FOURTY nine people died in workplace incidents while more than 3,600 others were injured between January and August this year, the National Social Security Authority (NSSA) has revealed.
Most of the fatalities and injuries were recorded in the transport and mining sectors, NSSA spokesman Philemon Shereni said.
The number of occupational injuries this year, at 3,641, was also marginally higher than the 3,258 recorded over the same period in 2012.
"Occupational deaths up to end of August are 49 while (over) the same period in 2012 were 63," Shereni said.
He said the increase in the number of workplace accidents showed that employers were not observing stipulated safety standards and regulations adding NSSA has since increased the frequency of factory inspections to ensure compliance.
"The National Occupational Safety and Health policy is being reviewed to make it more detailed and explicit on the management of occupational safety and health," he said.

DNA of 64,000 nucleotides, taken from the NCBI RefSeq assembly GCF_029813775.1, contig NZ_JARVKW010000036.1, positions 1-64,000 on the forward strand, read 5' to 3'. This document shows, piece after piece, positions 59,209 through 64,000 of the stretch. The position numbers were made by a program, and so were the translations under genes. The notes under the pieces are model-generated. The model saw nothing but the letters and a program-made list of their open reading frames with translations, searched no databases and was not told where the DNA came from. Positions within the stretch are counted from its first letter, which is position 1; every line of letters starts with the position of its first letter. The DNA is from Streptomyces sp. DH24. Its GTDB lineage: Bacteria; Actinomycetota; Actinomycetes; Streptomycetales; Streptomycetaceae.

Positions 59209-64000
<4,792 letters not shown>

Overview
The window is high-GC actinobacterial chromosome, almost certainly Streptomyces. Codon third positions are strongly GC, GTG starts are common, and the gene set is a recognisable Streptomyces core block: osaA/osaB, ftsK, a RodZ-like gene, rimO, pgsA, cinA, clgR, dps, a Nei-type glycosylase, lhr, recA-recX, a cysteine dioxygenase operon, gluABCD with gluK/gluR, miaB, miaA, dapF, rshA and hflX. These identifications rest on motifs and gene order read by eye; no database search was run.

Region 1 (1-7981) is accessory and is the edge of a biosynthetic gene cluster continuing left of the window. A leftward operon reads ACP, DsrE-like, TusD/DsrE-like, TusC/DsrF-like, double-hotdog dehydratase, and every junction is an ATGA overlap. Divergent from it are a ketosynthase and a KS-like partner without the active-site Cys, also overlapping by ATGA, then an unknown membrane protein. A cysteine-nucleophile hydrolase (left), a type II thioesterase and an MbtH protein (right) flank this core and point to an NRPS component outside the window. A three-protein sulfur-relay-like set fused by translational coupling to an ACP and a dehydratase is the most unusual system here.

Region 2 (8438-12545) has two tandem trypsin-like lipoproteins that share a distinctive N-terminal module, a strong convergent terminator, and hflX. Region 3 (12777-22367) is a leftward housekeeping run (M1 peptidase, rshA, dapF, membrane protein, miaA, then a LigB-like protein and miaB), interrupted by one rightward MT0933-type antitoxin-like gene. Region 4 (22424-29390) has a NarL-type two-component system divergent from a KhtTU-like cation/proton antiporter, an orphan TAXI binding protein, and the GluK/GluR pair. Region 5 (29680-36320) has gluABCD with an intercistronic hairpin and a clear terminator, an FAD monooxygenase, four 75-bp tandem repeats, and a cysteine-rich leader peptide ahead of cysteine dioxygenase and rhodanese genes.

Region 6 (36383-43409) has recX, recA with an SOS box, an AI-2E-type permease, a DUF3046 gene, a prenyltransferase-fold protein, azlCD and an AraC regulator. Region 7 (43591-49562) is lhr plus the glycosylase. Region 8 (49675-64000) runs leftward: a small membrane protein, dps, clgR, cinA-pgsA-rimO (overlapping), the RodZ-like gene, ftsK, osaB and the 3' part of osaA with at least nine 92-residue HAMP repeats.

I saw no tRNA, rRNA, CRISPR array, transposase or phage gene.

The government has also approved the harmonisation of the Occupational Safety and Health Reform Bill which will create one occupational safety and health law.
"This will help enforcement where industrialists and inventors deal with one concise law on occupational safety and health instead of the current 12 pieces of law all claiming to control occupational safety and health," he said.
Labour analysts say occupational hazards have become the norm in the workplace and its time employers improve the working conditions of their workers.
According to NSSA 5,000 workplace accidents were recorded with 103 deaths last year, an increase from 4,111 serious injuries and 75 fatalities in the previous year.
The authority said last year saw the biggest number of fatalities since the dollarisation of the economy in 2009.